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COVID-19 Updates: Antivirals Receive Emergency Use Authorizations, CDC Initiates New Guidance for Masks

Protective N95 face mask

Diagnosis Tracker

More than 280.4 million cases of coronavirus (COVID-19) have been diagnosed worldwide as of last Monday evening, January 3, 2022, including more than 5.41 million deaths. Healthcare officials in the United States have reported more than 53.2 million positive COVID-19 cases and more than 837,000 deaths. Source: 

Vaccine Tracker

More than 8.81 billion individual doses of COVID-19 vaccine have been administered worldwide as of Monday afternoon, including at least 495 million in the United States. Source: GitHub

Related: COVID-19 Vaccines: What You Need to Know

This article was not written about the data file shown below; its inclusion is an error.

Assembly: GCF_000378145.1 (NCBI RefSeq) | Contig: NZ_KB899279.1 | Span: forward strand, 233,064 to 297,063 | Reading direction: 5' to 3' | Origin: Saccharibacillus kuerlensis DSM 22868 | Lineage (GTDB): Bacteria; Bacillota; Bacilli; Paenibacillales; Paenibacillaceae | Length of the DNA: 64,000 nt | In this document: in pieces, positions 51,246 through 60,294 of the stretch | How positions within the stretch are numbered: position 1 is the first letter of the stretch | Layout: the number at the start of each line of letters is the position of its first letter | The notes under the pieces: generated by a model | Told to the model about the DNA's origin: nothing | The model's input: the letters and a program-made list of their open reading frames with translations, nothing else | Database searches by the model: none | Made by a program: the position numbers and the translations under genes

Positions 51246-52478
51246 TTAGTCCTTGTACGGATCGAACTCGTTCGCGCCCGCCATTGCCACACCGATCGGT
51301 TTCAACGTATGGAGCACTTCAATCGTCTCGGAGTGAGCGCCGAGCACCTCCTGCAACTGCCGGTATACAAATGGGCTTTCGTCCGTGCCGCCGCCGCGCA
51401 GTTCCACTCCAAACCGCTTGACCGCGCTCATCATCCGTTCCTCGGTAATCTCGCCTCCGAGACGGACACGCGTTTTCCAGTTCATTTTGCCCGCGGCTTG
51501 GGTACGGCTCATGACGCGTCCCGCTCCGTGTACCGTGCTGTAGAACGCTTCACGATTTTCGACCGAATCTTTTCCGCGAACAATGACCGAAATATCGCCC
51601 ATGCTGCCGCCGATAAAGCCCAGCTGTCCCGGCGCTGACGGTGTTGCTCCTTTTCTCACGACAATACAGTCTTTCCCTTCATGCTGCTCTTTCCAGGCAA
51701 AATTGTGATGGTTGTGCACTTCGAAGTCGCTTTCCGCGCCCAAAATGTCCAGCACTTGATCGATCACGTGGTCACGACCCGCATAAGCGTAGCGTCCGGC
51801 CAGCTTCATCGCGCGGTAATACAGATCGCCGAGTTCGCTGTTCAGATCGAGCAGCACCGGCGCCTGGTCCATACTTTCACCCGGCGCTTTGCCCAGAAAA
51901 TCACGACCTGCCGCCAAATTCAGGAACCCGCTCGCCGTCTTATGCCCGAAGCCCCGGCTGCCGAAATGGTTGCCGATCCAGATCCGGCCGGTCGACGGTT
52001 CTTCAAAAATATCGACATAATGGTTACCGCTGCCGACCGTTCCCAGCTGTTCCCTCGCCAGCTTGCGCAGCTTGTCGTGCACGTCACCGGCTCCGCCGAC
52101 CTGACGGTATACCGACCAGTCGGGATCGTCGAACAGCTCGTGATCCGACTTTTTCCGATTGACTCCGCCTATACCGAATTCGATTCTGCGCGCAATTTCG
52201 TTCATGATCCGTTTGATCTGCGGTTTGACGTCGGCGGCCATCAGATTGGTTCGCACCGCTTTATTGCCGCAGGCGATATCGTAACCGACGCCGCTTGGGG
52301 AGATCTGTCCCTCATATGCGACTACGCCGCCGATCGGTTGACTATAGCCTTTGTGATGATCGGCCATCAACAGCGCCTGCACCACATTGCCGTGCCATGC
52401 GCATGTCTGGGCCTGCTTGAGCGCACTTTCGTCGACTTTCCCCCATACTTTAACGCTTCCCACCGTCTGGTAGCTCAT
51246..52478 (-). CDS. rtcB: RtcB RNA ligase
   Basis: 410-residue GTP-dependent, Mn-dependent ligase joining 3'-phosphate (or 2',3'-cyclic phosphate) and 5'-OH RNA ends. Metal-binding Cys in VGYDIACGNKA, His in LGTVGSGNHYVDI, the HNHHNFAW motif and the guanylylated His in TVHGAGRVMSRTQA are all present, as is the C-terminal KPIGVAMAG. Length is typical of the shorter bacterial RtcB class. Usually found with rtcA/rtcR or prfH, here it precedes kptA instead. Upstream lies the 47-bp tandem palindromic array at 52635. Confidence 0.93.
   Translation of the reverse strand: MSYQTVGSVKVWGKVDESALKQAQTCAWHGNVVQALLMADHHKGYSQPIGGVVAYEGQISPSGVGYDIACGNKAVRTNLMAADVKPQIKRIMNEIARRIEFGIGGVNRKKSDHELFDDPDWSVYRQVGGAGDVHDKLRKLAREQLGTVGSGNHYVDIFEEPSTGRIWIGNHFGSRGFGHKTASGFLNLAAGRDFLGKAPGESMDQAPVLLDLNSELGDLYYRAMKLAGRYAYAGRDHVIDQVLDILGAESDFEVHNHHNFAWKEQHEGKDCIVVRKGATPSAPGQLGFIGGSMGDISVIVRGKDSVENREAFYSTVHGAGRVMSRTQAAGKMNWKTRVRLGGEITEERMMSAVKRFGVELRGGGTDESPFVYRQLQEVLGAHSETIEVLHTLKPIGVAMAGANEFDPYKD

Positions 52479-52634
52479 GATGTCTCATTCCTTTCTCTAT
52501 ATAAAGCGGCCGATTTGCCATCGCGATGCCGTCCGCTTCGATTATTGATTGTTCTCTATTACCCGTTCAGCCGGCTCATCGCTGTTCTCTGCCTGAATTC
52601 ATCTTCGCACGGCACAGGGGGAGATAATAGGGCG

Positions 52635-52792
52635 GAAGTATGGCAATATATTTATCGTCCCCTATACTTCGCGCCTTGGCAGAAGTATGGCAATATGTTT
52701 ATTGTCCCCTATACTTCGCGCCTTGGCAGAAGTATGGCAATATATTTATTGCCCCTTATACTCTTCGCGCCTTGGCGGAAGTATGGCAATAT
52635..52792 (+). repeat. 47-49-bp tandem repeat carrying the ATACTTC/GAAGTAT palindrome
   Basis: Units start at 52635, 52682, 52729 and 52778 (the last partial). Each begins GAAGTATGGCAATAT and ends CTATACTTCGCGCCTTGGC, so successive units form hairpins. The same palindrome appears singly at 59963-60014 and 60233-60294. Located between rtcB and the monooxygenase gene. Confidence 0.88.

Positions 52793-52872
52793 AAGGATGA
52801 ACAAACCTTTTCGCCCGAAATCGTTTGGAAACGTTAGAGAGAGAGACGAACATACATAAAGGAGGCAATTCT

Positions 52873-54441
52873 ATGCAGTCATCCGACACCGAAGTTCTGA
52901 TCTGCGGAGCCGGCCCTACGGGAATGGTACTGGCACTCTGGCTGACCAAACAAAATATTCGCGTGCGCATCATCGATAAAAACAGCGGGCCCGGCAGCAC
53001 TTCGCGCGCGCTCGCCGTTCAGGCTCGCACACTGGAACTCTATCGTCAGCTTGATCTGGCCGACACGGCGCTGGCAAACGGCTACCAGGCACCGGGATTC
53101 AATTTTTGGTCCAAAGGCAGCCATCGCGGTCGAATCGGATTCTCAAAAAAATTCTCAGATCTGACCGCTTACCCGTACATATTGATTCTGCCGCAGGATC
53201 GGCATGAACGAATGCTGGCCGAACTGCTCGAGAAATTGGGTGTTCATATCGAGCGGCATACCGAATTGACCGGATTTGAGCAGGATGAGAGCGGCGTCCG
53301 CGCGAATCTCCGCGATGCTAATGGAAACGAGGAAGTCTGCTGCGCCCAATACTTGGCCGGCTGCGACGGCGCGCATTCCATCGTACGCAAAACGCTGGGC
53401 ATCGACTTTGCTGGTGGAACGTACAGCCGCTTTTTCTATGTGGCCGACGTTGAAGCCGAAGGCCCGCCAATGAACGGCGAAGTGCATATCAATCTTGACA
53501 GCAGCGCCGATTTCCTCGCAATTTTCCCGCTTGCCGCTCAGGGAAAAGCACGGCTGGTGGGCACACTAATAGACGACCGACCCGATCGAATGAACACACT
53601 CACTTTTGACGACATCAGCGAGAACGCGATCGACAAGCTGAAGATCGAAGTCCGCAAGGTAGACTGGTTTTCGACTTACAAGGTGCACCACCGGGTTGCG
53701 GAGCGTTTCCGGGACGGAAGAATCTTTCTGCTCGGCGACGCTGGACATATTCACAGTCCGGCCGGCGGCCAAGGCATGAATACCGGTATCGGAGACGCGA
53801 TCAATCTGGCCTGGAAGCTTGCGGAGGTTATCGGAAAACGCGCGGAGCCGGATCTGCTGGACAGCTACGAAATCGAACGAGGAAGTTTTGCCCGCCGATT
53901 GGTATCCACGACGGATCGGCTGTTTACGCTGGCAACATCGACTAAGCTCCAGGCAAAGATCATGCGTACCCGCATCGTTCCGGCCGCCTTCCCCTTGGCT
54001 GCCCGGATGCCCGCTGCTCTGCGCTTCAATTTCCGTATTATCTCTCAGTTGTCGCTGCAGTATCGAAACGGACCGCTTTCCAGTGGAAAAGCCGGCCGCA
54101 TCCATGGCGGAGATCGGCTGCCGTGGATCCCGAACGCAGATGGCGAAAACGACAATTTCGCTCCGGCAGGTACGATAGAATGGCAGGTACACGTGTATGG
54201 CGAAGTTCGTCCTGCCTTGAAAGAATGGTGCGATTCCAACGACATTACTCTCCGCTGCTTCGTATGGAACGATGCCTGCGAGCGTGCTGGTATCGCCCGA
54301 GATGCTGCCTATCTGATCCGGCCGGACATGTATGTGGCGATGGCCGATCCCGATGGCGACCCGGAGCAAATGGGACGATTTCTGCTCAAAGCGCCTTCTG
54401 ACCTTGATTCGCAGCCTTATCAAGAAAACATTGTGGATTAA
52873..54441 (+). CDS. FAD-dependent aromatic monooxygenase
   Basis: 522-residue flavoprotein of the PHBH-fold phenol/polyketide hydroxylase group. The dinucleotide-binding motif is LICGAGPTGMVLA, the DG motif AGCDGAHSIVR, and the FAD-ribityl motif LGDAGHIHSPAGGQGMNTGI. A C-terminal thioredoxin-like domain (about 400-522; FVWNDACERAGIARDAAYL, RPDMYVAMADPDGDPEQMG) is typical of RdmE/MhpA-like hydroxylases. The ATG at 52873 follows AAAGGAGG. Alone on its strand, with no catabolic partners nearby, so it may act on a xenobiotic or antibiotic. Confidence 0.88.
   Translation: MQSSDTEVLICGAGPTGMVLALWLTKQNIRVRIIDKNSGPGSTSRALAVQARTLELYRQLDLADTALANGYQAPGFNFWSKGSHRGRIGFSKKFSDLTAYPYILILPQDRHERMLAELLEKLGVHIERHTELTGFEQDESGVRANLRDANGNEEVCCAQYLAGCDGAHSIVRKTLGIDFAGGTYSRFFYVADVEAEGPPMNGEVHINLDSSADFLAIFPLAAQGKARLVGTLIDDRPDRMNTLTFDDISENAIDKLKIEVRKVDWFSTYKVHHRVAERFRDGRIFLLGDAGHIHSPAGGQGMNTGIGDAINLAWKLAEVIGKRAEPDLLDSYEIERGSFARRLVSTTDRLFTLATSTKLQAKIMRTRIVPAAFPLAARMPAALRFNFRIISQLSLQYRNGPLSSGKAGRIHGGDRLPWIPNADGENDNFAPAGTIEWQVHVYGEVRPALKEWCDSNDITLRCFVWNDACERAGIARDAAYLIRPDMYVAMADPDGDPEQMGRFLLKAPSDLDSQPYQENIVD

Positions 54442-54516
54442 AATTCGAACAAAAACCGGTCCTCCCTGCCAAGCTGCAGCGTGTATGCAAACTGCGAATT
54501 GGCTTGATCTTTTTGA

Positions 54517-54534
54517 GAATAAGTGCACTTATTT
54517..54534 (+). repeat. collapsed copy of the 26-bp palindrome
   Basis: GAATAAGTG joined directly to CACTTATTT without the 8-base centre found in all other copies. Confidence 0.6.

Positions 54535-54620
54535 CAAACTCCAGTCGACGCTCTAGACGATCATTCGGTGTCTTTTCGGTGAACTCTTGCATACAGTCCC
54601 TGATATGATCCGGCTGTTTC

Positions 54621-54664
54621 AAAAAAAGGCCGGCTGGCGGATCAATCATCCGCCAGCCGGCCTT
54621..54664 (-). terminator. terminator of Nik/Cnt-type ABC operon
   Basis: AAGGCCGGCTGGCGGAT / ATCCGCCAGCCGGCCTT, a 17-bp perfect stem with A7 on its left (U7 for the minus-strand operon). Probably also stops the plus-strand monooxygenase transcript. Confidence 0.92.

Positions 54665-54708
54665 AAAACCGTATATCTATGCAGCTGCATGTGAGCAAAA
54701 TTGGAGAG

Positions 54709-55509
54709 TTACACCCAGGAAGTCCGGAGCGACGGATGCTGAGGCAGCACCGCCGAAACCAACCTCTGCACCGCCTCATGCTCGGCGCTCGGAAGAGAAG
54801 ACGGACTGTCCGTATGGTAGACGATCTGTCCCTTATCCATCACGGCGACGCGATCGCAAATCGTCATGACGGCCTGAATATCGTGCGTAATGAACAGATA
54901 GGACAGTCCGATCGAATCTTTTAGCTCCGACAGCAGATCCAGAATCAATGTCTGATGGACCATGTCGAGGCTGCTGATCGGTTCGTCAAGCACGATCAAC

Pfizer and Merck antivirals receive Emergency Use Authorizations

The U.S. Food and Drug Administration (FDA) has issued an Emergency Use Authorization (EUA) for novel COVID-19 oral antiviral treatments manufactured by Pfizer and Merck.

Pfizer’s PAXLOVID™ (nirmatrelvir and ritonavir tablets), an at-home therapy, is indicated for mild-to-moderate disease in adults and pediatric patients who are at least 12 years old and weighing at least 88 pounds who have tested positive and are at high risk for severe disease. The EUA is effective as of Dec. 22, according to Pfizer officials.

The treatment includes nirmatrelvir, a novel main protease inhibitor that was specifically designed to block the activity of the SARS-CoV-2 main protease, an enzyme that allows coronavirus to replicate.